Try executing the following in JavaScript:

```
parseInt('01'); //equals 1
parseInt('02'); //equals 2
parseInt('03'); //equals 3
parseInt('04'); //equals 4
parseInt('05'); //equals 5
parseInt('06'); //equals 6
parseInt('07'); //equals 7
parseInt('08'); //equals 0 !!
parseInt('09'); //equals 0 !!
```

I just learned the hard way that JavaScript thinks the leading zero indicates an octal integer, and since there is no `"8"`

or `"9"`

in base-8, the function returns zero. Like it or not, this is by design.

What are the workarounds?

*Note: For sake of completeness, I'm about to post a solution, but it's a solution that I hate, so please post other/better answers.*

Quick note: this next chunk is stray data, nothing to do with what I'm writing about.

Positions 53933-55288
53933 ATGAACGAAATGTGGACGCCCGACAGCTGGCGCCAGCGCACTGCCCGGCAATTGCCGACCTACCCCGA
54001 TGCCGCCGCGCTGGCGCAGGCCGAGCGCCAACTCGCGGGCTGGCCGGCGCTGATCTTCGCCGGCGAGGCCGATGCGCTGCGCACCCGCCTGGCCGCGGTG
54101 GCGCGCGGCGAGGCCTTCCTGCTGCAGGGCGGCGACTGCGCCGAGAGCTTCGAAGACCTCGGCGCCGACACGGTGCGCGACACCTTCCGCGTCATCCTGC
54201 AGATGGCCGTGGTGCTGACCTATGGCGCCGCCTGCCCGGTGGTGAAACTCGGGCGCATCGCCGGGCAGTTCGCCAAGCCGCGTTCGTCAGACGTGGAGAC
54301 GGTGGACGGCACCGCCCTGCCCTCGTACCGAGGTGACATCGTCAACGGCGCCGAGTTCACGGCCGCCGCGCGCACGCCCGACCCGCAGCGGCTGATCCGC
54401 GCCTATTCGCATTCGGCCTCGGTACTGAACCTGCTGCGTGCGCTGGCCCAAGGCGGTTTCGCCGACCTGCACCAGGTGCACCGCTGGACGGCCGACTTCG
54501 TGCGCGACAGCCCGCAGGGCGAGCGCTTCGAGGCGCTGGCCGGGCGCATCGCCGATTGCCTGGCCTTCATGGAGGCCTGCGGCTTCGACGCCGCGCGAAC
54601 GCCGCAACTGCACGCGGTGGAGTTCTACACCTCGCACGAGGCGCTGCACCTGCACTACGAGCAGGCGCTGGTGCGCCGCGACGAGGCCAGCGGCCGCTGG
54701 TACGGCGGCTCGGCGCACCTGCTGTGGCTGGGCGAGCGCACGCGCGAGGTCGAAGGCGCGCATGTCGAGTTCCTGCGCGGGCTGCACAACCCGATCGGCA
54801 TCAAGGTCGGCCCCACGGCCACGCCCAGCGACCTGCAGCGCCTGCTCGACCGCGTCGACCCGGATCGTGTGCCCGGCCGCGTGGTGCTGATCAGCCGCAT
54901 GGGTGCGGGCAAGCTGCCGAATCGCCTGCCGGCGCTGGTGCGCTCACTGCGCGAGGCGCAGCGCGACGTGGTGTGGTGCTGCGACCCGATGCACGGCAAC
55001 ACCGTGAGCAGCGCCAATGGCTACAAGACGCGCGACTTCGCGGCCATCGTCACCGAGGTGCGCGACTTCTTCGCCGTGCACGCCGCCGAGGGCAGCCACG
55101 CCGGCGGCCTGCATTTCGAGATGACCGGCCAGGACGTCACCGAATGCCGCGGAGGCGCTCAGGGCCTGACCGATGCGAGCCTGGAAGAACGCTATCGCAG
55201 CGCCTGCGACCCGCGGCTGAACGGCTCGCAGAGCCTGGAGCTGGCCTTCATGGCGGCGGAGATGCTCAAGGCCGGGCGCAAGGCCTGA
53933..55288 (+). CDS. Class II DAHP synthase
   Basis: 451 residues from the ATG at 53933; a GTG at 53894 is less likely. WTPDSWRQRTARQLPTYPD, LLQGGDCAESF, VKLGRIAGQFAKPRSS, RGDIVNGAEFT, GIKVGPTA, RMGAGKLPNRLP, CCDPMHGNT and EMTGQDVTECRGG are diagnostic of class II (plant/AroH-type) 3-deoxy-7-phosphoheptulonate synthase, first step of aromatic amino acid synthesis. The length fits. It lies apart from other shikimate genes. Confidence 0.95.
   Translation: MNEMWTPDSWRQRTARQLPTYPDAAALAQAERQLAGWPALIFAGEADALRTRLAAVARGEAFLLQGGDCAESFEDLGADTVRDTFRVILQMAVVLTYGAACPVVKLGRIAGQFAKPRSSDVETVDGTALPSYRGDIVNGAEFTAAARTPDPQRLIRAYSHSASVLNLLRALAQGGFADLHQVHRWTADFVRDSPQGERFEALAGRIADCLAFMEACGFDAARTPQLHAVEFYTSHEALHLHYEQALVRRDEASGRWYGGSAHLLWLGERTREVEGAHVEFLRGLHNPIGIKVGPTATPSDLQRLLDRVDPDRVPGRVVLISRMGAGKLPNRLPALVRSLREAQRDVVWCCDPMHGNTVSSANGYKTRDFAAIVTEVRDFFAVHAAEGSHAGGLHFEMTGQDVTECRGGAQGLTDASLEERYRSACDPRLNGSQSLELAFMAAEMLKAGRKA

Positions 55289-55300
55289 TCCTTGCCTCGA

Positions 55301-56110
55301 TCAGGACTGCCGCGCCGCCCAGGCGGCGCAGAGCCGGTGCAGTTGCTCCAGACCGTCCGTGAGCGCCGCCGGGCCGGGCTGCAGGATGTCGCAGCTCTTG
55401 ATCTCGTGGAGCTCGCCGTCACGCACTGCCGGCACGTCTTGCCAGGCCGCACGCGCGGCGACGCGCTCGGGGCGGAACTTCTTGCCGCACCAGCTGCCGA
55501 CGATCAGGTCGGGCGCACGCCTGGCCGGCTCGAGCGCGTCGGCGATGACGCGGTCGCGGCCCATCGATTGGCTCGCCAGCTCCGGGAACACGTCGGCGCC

**Update:**

The 5th Edition of the JavaScript standard (ECMA-262) introduces a breaking change that eliminates this behavior. Mozilla has a good write-up.

`10`

(decimal) unless the number to parse is prefixed with`0x`

, e.g.`0xFF`

, in which case the base parameter defaults to 16. Hopefully, one day, this issue will be a distant memory.`+'08' === 8`

? True! Maybe you really need`parseInt`

for your real code, but not for the above.`Number('08')`

"the 5th Edition...introduces a breaking change that eliminates this behavior"Probably worth pointing out that even in the 3rd edition (13 years ago), implementations were "encouraged" not to do it:"When radix is(my emphasis)`0`

or`undefined`

and the string's number begins with a`0`

digit not followed by an`x`

or`X`

, then the implementation may, at its discretion, interpret the number either as being octal or as being decimal.Implementations are encouraged to interpret numbers in this case as being decimal."4more comments